Thursday, September 4, 2008
Okay, I'm ticked off! I keep hoping that sometime, somehow, with all the changes on eBay and all the talk about consumer protection and eBay's setting up a "vero" section, and after being told by PayPal service when I got scammed months back that they investigate all these sellers each time a dispute is opened and that if the seller gets too many negatives or disputes opened on them, that PayPal and Ebay take that very seriously and look into it and blah, blah, blah ... ! Well I hate to say it, but I don't believe a word of it. Here's why:
I've been wanting to branch out with my vintage jewelry line and one of the really popular lines is that called "Juliana", created by Delizza and Elster. Juliana jewelry is gorgeous, highly sought after and fetches a big dollar. But there's one problem with it: none of the Juliana pieces were signed! That leaves today's vintage jewelry lover wide open for being victimized by fraudsters passing off this and that as Juliana. And you, the buyer, have little protection against being scammed unless you know what to look for when buying Juliana.
To help me out, I've just purchased and am eagerly awaiting the arrival of a book on "The Art of Juliana". I'm hoping it will educate me better on what to look for. In the meantime, thank heaven for the members of JEWEL COLLECT. This week, as I looked for some Juliana on eBay, I came
across the very pretty set shown on the left. Something about it didn't look right. I took a look to see who was selling it and alarm bells sounded. My face flushed. I recognized the name of the seller who had scammed me on 3 Schiaparellis. I couldn't believe it. Despite my dispute and 4 other negatives lodged against this seller in the past few months, and despite another dispute against him/her that I know was awarded in favour of the buyer, this scammer is still selling happily on eBay. What the heck is going on here?
I approached my jewelry group. I needed confirmation of my fears. They responded. All agreed: no way was this Juliana! Some of them reported the seller to eBay. Others emailed the seller and told him/her this isn't Juliana. It was water down a duck's back. The set above sold for over $105 US. Some other poor buyer just got scammed. How is this being allowed to go on? Sure, it's impossible for eBay to catch them all but when a person is repeatedly reported and disputes are constantly being opened, surely there's reason to suspend this seller. I won't say why I think he's still there. You figure it out.
Folks, I can't say it enough. If you're going to buy on ebay, check the feedback before you bid. Surely when someone has a slew of negatives and the response by the seller is belligerent, there's reason to hesitate. Of course, we don't get to see all the negatives. Those get buried. But I have a found a very useful site that I use to check feedback. It's at www.toolhaus.org Just go there and type in the seller's Ebay ID and it will bring up all the negative feedback for not just past couple of months but years. It's quite an eye-opener.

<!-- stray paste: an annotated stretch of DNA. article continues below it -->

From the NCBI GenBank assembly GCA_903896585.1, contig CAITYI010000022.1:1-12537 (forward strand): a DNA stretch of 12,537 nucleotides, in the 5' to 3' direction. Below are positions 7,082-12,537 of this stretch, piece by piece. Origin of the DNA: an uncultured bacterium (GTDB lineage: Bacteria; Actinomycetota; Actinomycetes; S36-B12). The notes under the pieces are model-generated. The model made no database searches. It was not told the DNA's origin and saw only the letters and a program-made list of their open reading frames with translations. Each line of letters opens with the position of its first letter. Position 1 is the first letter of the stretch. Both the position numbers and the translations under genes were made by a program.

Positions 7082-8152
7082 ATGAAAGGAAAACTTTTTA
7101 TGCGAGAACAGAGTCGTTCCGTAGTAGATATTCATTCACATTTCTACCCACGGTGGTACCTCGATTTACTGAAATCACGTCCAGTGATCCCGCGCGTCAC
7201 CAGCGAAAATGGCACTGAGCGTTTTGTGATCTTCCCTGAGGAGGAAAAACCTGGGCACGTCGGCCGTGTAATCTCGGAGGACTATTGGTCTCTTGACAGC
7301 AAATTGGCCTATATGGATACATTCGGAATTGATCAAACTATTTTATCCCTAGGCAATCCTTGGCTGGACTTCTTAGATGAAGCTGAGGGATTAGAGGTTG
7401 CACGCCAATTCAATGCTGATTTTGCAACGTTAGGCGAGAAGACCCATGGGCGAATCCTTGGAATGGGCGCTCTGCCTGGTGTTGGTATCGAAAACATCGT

Oh, before I forget, the gorgeous set at the top of this post, is a real Juliana. How do I know? Well look at the photo on the right. It shows the construction of the underside of the bracelet. Notice the number of links: all Juliana bracelets used only 5 links and most looked like this one does, construction-wise. Note the open-backed design on the stones. Again, typical Juliana.
It's knowing this that made me suspicious of the other set of so-called Juliana being sold on Ebay this week. (See photo below) Again, it's a very pretty set. This time, the seller's feedback looked okay so that was no help. I asked the group. They agreed again. Nothing about it suggested it could be Juliana. There was a photo of the underside but it was all one-piece construction ... no typical Juliana 5-links. Of course, it's possible this seller had no idea this wasn't Juliana. She/he might have been told it was when he/she bought it and knew no better. I did that myself in the early days of collecting vintage designer jewelry. It was a buyer who pointed out to me that what I was selling was pretty but wasn't Juliana! I nearly died and have been cautious ever since.
You see, as vintage jewelry lovers and collectors, we need to be ever vigilant. We need to educate ourselves, buy some books, consult with experts and buy from reputable dealers. Where can you find reputable dealers? Well, for one, visit RUBY LANE where we have our shop. Ruby Lane sellers are screened and watched. There are other sellers, often experts in their field, who patrol the shops and items being listed and who will flag an item if something doesn't look right. Ruby Lane then contacts the seller and asks them to correct it, remove it or explain it. If we don't do something about it, Ruby Lane will remove the listing. Of course, you can't catch all the scammers on the net. There's just too many of them. So that adage "caveat emptor" will always apply when you're shopping online.
Now I feel better. So how was your vintage jewelry shopping today? I've just listed a gorgeous SHERMAN in our Ruby Lane shop, along with the killer EMERALD/DIAMOND Eternity Ring shown below. Click the photo to go over now and take a closer look!